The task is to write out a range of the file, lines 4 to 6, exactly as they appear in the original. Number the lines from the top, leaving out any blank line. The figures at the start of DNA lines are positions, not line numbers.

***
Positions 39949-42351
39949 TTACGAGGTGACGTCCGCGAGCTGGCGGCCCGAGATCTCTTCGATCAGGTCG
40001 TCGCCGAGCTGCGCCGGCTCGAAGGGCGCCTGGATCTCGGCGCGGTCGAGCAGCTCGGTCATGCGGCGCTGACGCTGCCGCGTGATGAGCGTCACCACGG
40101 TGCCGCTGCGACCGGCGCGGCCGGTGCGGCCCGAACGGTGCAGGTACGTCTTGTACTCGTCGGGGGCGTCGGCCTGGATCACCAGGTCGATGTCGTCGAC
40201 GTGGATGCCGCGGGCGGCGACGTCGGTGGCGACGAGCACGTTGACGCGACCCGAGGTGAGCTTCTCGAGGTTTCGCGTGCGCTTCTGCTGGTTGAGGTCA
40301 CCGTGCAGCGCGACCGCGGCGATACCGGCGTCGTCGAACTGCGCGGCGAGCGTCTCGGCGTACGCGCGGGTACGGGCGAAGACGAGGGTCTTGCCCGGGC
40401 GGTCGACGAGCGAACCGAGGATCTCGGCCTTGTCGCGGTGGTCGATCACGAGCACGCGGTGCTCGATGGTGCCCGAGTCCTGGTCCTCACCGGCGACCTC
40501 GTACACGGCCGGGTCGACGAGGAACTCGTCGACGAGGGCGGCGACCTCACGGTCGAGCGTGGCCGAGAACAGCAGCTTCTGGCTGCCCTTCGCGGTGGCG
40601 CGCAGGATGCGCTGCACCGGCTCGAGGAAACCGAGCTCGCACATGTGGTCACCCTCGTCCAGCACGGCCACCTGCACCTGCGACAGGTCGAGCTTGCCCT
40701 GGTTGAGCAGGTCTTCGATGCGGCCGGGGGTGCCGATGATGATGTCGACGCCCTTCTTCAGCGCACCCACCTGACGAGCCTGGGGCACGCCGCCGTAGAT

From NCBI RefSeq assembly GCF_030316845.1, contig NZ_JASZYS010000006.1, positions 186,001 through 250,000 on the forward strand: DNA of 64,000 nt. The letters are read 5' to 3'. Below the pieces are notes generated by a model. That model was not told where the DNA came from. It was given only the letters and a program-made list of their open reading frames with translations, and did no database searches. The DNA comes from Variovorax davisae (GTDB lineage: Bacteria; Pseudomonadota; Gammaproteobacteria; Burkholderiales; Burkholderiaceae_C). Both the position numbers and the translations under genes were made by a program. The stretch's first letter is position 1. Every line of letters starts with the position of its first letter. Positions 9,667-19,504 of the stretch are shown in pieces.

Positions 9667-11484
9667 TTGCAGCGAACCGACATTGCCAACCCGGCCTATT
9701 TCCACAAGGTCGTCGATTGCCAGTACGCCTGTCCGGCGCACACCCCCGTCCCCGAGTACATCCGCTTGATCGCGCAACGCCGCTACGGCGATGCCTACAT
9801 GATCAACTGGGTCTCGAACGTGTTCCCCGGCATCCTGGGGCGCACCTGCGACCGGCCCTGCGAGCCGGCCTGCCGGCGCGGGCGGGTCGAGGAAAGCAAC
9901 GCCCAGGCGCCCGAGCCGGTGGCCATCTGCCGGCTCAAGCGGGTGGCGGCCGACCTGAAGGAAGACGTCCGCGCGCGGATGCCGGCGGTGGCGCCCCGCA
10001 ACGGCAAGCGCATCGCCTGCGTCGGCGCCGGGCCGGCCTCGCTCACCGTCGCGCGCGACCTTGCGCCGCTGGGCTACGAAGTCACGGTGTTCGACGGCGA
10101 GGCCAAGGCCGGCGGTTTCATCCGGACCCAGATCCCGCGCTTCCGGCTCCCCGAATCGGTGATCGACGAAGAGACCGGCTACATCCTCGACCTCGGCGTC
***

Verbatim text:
40101 TGCCGCTGCGACCGGCGCGGCCGGTGCGGCCCGAACGGTGCAGGTACGTCTTGTACTCGTCGGGGGCGTCGGCCTGGATCACCAGGTCGATGTCGTCGAC
40201 GTGGATGCCGCGGGCGGCGACGTCGGTGGCGACGAGCACGTTGACGCGACCCGAGGTGAGCTTCTCGAGGTTTCGCGTGCGCTTCTGCTGGTTGAGGTCA
40301 CCGTGCAGCGCGACCGCGGCGATACCGGCGTCGTCGAACTGCGCGGCGAGCGTCTCGGCGTACGCGCGGGTACGGGCGAAGACGAGGGTCTTGCCCGGGC